in Art, Global Maoism and the Chinese Cultural Revolution
Maoism, art and dissidence in Spain

Noemi de Haro-García’s chapter describes the short-lived group of militant artists La Familia Lavapiés in order to explore the implications of being an artist within a Maoist organisation during the last years of the Francoist dictatorship and the early years of the monarchy. The collective collaborated, but also argued, with political leaders, mass organisations, political parties (especially the Communist Party), workers, students, neighbours and, of course, other artists. Sympathetic to akolasía (ἀκράτεια, the absence of coercion) and Trotskyism, the members of La Familia Lavapiés saw art and Maoism as tools with which they unsuccessfully tried to challenge and transform the cultural and political milieu in which they carried out their activities.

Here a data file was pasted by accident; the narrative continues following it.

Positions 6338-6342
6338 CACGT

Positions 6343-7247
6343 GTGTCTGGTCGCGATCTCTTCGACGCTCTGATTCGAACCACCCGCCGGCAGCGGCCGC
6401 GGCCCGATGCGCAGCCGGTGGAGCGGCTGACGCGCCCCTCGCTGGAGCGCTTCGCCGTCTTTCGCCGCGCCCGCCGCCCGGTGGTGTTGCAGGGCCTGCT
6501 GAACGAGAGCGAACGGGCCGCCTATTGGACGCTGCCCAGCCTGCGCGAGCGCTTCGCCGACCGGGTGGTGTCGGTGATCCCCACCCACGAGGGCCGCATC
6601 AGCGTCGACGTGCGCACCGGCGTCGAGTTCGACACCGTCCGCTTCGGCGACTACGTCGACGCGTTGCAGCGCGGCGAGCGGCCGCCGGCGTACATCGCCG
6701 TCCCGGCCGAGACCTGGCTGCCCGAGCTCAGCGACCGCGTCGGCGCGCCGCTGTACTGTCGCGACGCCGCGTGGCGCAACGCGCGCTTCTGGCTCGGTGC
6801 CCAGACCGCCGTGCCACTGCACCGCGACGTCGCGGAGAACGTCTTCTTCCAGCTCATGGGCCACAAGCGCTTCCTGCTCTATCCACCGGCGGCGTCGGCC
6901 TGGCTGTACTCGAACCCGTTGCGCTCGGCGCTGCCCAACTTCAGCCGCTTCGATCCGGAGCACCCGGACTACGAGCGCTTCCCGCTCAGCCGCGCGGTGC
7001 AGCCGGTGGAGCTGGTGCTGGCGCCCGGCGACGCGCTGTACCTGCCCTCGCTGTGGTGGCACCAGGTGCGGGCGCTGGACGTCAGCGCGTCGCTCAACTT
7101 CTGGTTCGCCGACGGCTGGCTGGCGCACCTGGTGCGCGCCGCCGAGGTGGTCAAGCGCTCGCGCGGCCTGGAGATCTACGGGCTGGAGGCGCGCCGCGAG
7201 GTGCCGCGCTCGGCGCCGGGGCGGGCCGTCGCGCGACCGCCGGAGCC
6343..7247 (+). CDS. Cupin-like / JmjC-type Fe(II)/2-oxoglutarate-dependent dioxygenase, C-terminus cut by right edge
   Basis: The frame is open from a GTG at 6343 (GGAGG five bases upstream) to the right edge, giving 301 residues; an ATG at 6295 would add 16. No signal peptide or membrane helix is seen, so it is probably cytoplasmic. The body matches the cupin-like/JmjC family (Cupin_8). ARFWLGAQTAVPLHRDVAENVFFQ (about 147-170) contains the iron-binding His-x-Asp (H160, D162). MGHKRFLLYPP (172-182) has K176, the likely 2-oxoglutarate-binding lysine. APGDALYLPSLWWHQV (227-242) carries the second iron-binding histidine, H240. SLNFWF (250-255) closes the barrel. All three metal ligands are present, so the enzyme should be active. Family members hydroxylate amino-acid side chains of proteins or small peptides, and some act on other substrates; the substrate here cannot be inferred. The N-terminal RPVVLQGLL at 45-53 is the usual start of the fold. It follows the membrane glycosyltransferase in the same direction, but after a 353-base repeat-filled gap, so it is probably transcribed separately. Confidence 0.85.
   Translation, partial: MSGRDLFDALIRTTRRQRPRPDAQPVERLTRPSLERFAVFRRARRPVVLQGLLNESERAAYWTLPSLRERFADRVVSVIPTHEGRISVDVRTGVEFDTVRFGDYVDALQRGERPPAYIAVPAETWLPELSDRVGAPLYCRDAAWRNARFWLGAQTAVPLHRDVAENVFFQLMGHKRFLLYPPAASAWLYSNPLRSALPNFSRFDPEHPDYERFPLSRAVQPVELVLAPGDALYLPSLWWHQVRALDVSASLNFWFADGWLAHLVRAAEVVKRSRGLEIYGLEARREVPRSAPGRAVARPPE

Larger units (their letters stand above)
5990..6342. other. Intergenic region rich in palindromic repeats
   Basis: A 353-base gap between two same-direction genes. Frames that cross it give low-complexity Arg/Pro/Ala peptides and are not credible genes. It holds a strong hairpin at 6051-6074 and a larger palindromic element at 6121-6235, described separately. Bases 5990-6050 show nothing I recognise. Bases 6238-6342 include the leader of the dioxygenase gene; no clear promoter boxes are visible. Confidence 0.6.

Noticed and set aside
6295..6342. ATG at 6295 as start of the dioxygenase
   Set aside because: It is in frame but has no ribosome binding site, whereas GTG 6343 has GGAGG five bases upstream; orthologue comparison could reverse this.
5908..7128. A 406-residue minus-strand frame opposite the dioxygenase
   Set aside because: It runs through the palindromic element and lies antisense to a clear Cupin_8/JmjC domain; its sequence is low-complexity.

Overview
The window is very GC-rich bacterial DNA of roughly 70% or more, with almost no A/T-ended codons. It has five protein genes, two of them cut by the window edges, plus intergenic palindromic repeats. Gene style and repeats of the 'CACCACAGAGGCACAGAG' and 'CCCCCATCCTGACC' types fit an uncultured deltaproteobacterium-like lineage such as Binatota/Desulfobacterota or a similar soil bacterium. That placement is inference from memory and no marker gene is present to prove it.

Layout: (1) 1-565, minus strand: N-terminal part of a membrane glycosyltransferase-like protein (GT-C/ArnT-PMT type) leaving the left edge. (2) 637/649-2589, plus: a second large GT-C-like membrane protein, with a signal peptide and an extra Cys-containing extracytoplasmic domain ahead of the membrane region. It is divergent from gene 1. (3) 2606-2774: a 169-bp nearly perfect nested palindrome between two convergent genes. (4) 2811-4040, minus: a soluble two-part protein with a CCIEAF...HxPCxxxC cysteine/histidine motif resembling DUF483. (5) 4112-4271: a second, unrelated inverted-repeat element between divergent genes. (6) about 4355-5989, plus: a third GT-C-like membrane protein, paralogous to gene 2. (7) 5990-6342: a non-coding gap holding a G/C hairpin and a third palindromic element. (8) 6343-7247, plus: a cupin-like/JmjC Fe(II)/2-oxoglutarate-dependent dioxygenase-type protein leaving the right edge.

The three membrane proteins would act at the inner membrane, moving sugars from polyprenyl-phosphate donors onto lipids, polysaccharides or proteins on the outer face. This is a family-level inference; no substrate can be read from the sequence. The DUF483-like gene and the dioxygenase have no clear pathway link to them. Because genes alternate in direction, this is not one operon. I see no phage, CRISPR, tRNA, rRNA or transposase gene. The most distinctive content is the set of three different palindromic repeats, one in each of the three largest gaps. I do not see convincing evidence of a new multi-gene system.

in Art, Global Maoism and the Chinese Cultural Revolution
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Chinese representation at the Venice Biennale (1993–2003)

Estelle Bories’s chapter investigates the re-emergence of Chinese contemporary art in the West, concentrating on the way in which artists and curators addressed the revolutionary past of China. It considers Cai Guoqiang’s famous restaging of Rent Collection Courtyard, presented during the forty-eighth Biennale of Venice in 1999. The appearance of Chinese art at the Biennale occurred with much fanfare. While, on the one hand, this could be read as a point of departure and a new expression of Chinese modernity, on the other hand it could also be read as a repackaging of some standard Maoist positions on art.

in Art, Global Maoism and the Chinese Cultural Revolution